2.9.7 Cost

Assessment of cost, as a remedial action alternative evaluation criteria, is often a complex undertaking. Not only is the financial cost of the remedy important, but costs must also be estimated for the loss of the use of the resources during remedy implementation. Many factors beyond the cost of the technology being evaluated must be considered, such as material costs, transportation costs, storage costs, and monitoring costs. As an example, costs for dredging and capping depend on a number of factors:

When assessing cost for any alternative, consider seasonal restrictions and limits on work hours that may increase the time it takes to complete remedy construction. For example, in many regions of the country, in-water work is not allowed at certain times of the year in order to protect sensitive aquatic resources.

Site-specific variables may have a substantial impact on schedule and final cost of the alternative. Care should be taken to account for every possible major cost factor when making a final remedy selection.

2.9.8 Stakeholder and Tribal Acceptance

Solicit input from state and tribal stakeholders during the alternative evaluation process and incorporate their input into the decision making process. Stakeholder interests or concerns should be considered during the development of RAOs, as appropriate. Consideration of stakeholder interests and concerns should begin during the RI/FS process to develop early consensus regarding project goals. Consideration of stakeholder interests can become more critical during the development of remedial action alternatives (Section 8). Most sediment sites involve many more nonregulatory, or community, stakeholdersAffected tribes, community members, members of environmental and community advocacy groups, and local governments. than upland sites. These stakeholders may include: 

Community acceptance will vary based on the nature of the community, the potential impacts of the cleanup, and the extent to which the contaminated sediment resource is valued. Failure to engage community stakeholders in the process could result in unacceptable delays in the remedial process.

2.9.9 Green and Sustainable Remediation

Green and sustainable remediation (GSR) is becoming increasingly important in site remediation. Aspects of GSR are being introduced into decision making throughout the site remediation process, from investigation through design and monitoring. ITRC's Green and Sustainable Remediation: A Practical Framework (ITRC 2011b) presents a GSR planning and implementation framework, provides definitions of the GSR components, references GSR tools, and offers a discussion of GSR integration into various stages of the site remediation process. The key GSR concepts relevant to sediment remediation include the following:

2.9.10 Habitat and Resource Restoration

In many instances, full recovery of an ecosystem at contaminated sediment sites requires habitat and resource restoration in conjunction with site remediation. CERCLA allows for natural resource damage assessments (NRDA) and the recovery of damages by natural resource trustees for the loss of resources associated with the release of hazardous substances. Coordination with the natural resource trustee agencies is recommended to facilitate the incorporation of NRDA restoration activities into sediment site remedies where applicable.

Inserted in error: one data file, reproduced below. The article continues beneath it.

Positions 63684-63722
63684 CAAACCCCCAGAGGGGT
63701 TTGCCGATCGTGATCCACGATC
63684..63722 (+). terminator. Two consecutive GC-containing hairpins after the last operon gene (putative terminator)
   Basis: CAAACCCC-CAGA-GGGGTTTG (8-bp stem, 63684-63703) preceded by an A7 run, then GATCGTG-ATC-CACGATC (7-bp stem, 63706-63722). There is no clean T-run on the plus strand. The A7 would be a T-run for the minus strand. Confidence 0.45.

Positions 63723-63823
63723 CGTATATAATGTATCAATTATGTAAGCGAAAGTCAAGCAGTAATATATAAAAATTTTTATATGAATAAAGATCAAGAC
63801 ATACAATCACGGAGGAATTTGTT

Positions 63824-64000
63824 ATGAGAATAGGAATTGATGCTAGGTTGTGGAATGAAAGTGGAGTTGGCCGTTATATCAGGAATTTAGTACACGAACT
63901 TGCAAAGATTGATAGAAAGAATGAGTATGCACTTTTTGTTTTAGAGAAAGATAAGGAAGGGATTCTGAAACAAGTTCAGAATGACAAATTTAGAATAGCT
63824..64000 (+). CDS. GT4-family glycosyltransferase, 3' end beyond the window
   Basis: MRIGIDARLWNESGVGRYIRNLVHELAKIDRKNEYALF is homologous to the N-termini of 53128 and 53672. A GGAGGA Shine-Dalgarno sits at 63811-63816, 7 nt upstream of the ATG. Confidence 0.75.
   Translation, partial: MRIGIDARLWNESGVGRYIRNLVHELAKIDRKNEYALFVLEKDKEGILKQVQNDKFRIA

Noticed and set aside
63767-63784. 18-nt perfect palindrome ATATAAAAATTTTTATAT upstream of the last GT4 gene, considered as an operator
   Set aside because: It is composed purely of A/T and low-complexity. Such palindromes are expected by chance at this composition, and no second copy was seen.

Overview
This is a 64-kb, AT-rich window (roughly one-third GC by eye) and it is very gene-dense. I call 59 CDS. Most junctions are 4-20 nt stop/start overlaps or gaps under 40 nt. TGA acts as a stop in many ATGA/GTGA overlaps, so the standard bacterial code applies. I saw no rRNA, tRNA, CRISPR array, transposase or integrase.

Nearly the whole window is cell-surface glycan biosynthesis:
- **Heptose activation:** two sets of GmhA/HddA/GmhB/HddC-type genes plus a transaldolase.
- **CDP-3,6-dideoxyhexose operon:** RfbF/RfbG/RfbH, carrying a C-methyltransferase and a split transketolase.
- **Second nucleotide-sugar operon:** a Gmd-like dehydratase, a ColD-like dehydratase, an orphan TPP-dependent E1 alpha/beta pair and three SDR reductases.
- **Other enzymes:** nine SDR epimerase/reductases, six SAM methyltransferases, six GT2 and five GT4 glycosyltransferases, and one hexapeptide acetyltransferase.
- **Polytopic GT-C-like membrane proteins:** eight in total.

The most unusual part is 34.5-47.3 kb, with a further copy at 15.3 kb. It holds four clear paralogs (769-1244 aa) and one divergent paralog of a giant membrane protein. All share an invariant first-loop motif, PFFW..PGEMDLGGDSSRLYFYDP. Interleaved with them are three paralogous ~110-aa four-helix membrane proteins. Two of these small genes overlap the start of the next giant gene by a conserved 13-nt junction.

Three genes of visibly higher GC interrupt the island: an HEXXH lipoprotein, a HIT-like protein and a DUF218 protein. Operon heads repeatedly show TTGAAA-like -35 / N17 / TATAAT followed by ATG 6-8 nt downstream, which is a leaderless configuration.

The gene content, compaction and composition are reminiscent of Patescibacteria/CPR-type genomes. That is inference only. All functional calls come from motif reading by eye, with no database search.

In addition to NRDA, mitigation may be required under the Clean Water Act (CWA)Rule passed in 1972 that mandates “fishable/swimmable” waters wherever attainable. Provides for (1) a construction grants program for publicly owned water treatment plants and requires plants to achieve the equivalent of secondary treatment; (2) a permit system to regulate point sources of pollution; (3) area wide water quality. or the Endangered Species Act (ESA) for the unavoidable loss of resources (such as shallow water habitat) or impacts to endangered species. The cost of CWA or ESA mitigation activities should be incorporated into the evaluation of sediment remedies. Furthermore, these costs can be minimized through incorporation of habitat improvements into the site remedy. For example, the incorporation of a habitat layer into a sediment cap may be considered adequate to eliminate the need for additional CWA or ESA mitigation.

2.9.11 Watershed Considerations

Watershed-wide contamination from nonpoint runoff or atmospheric deposition may limit the degree of risk reduction that sediment remediation can achieve. In addition, releases from other sites or urban stormwater may recontaminate a sediment site under remediation or limit the effectiveness of MNR and EMNR. As a result, all sediment sites should include the development of a CSM that identifies watershed inputs and characterizes background conditions. Consider the degree and time frame of source control efforts when evaluating sediment remedies. For example, are upstream sediment sites expected to be remediated in the near future? Are requirements in place for the future control of combined sewer overflow discharges? Are atmospheric sources derived from the watershed at levels that will support attainment of PRGs or is attenuation of these sources also necessary to eventually achieve the targets?

2.9.12 Future Land and Waterway Use Considerations

Consider future land and waterway use in the development and evaluation of remedial action alternatives as presented in Table 2-3. All site remedies must be compatible with reasonably anticipated future land and waterway use considerations. For example, the remedy should anticipate whether the site is expected to be a future recreational area, habitat area, residential development area, or industrial area with berthing facilities, because future use significantly influences the feasibility of sediment remedies. Future conditions are often uncertain, however, so consider the degree of this uncertainty when evaluating remedial action alternatives. Additionally, consider watershed goals though coordination with stakeholders throughout the remedy selection process.

Publication Date: August 2014